Hearing is believing

With ‘Ossicles,’ Norwegian saxophonist and goat-hornist Karl Seglem traverses Scandinavia, the Mideast and Africa.

By
January 14, 2012 21:08
Saxophonist Karl Seglem.

Karl Seglem saxophone 311. (photo credit: Courtesy of Geir Birkeland)

Of all the weird and wonderful names that have been conferred upon jazz album over the years, Ossicles is probably one of the strangest. It’s the title of the latest CD released by Norwegian jazz saxophonist Karl Seglem, who will perform at the Red Sea Winter Jazz Festival in Eilat this Friday (January 20).

Of course, anyone steeped in the study of anatomy or has more than passing knowledge of Greek will know that the ossicles are the three smallest bones in the human body. They are contained within the middle ear space and serve to transmit sounds from the air to the fluid-filled labyrinth, or cochlea.

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Boiled down, that means that if your ossicles aren’t in good shape you won’t be able to hear too well.

Naturally, it helps a musician if his audience is able to hear what he does. Seglem is very intent on getting his musical message across to the public, and says we are losing the ability to focus.

“In our modern times we consume a lot through our eyes, and the ear is underestimated. We should use the ear more,” says the 50-year-old.

“It is very strange for me say that people say they are going ‘to see’ a concert. That’s why I called the record Ossicles. I also just like the word as it is.”

Seglem is one of the most prolific jazz musicians in Norway, and Ossicles, which will form the backbone of his gig in Eilat, is his 27th release to date, in a recording career that began just over 20 years ago.

Almost all of his recordings have been put out on his own NORCD label, which began life in 1991.

“I had some material I’d recorded and I took to all different record companies and no one was interested,” Seglem recalls. “It made me angry so I decided to set up my own label.”

As the Hebrew saying goes, “the appetite comes with the food” and gradually more and more Norwegian musicians starting turning to Seglem for help with getting their music recorded and out there.

“We have put out over 100 albums so far,” says the saxophonist.

“I don’t make any money from it, but that’s the point. It gives me the freedom to do whatever I want to with the music. There are also a lot of very good musicians in Norway and they make very original music.”

Seglem grew up on a high energy musical diet of British rock, principally Pink Floyd.

“I was really into them and I used to order LPs, specially from London,” he says. “There is quite a lot of sax on [Pink Floyd record] The Dark Side the Moon, and I listened to that a lot. That’s what really inspired me to play saxophone.”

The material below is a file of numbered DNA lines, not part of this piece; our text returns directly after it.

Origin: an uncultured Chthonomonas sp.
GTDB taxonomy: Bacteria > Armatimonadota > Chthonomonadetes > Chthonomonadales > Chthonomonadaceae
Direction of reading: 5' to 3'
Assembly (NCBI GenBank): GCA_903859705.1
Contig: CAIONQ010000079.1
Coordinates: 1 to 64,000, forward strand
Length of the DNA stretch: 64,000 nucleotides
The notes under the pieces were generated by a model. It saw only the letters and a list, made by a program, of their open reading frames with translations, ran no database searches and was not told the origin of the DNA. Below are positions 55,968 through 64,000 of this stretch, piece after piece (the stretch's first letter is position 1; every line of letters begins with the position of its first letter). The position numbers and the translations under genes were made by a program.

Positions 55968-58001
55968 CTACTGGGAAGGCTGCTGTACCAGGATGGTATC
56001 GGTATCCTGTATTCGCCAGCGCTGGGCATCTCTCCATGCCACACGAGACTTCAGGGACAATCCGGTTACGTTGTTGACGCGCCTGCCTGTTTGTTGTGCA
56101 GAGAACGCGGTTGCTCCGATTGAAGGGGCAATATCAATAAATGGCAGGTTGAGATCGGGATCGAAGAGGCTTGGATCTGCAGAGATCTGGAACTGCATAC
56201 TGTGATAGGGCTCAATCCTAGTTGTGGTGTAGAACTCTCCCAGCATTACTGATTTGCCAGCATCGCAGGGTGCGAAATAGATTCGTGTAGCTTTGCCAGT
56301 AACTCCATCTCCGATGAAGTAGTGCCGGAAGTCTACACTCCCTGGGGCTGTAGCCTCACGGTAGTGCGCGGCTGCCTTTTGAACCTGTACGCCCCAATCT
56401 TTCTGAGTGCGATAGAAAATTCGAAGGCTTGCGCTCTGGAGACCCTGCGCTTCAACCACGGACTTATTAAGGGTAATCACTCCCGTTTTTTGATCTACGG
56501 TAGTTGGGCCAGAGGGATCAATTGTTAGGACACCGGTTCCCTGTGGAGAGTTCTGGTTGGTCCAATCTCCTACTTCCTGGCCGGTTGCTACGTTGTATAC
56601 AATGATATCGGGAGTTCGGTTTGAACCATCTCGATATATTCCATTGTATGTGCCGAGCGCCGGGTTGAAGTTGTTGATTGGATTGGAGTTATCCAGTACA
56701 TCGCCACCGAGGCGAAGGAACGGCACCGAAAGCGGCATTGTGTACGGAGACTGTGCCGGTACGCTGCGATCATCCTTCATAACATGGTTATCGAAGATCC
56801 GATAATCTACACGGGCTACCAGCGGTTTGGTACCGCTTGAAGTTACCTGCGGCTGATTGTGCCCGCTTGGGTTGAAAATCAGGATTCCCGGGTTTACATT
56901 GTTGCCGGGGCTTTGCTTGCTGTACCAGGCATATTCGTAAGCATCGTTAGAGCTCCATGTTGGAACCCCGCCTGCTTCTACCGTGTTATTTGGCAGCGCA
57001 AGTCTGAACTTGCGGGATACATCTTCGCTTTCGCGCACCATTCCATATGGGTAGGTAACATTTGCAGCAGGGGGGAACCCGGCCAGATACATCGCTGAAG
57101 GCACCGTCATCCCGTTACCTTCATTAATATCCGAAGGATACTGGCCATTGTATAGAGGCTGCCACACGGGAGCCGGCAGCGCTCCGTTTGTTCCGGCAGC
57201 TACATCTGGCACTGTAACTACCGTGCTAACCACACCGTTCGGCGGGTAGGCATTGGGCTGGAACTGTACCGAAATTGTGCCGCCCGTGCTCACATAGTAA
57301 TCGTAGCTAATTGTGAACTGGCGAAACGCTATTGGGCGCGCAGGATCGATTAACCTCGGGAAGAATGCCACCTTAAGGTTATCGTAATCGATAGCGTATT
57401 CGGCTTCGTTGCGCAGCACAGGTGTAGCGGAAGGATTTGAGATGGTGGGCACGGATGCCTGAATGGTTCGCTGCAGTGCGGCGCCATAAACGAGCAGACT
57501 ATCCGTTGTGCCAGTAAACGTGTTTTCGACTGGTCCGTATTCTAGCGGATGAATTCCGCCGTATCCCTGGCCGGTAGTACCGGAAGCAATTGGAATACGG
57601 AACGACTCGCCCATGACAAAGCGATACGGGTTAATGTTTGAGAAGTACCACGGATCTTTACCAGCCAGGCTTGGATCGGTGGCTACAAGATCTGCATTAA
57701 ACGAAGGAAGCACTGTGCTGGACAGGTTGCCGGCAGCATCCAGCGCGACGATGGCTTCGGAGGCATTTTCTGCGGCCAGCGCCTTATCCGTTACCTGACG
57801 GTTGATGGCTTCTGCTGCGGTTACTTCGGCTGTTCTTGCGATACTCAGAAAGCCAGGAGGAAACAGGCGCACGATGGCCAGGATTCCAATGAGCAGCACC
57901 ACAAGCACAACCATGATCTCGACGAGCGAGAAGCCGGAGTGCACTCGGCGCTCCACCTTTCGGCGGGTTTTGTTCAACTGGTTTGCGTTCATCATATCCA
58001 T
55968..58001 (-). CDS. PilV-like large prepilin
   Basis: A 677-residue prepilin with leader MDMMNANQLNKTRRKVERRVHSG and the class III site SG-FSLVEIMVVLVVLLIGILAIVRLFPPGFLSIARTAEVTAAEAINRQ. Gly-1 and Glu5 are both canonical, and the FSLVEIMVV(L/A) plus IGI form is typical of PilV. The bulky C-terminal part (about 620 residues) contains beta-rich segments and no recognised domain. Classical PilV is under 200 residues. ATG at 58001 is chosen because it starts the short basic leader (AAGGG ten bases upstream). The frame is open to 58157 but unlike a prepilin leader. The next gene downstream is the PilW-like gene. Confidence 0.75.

THE THEN teenaged Seglem also starting getting into jazz and got into the work of musicians such as saxophonist George Adams and trumpeter Miles Davis, and some of the main fusion acts of the 1970s and 1980s such as guitarist Pat Metheny, the Brecker Brothers and Weather Report.

But as he matured Seglem started delving more into his own national culture, and began incorporating Norwegian folk music in his work, and added the goat’s horn (shofar) to his more conventional instrument.

“I like playing the goat’s horn because it’s a challenge, and I like challenges,” Seglem observes.

“I think I have become a better sax player since I started playing the goat’s horn, because it is so minimalistic and you have to focus on something totally different, compared with the saxophone. That may me think how to play the horn without the technical things you have with the sax. This has been very important for me. It adds some colors to my music.”

There are, indeed, many shades to Seglem’s oeuvre, and he draws on a very wide range of cultural influences, besides those from close to home. Ossicles and his other albums embrace sounds and rhythms from Africa, the Middle East and the Far East, in addition to jazz material.

Seglem’s introduction to his own cultural heritage was also facilitated by his encounter with fiddler Hakon Hogemo Hardanger, with whom he has worked for over 20 years.

“Hakon knows over 1,500 folk songs and I find it very inspiring to work with him. Playing with him affects the way I improvise,” he says.

Seglem has also enjoyed a long musical relationship with drummer Kare Opheim and that, he says, affords the band a generous comfort zone in which to work and create together.

Seglem also employs other avenues of artistic expression and has published several books of poetry over the years. He says that the two art forms impact on each other.

“They are different because, when a word is written on a page it is there forever, but when a concert is over the music has ended. I like that music is abstract.”

The saxophonist remains intent on carving his individual path through the byways and highways of jazz and improvisational music.

“Jazz, for me, is the freedom to do what you want and what you are best at. It’s about making the music organic and having the possibility to improvise,” he declares, adding that that isn’t the case with all jazz musicians these days. “Actually, not a lot of jazz is improvised because they look at chords and forms, and so on. It can, of course, be nice to play things in a traditional way, but not for me. I am not a copycat. I have do things my own way.”

The Karl Seglem Quintet will play at the Red Sea Winter Jazz Festival on Friday January 20 at 8 p.m. For more information about the festival: www.redseajazzeilat.com.


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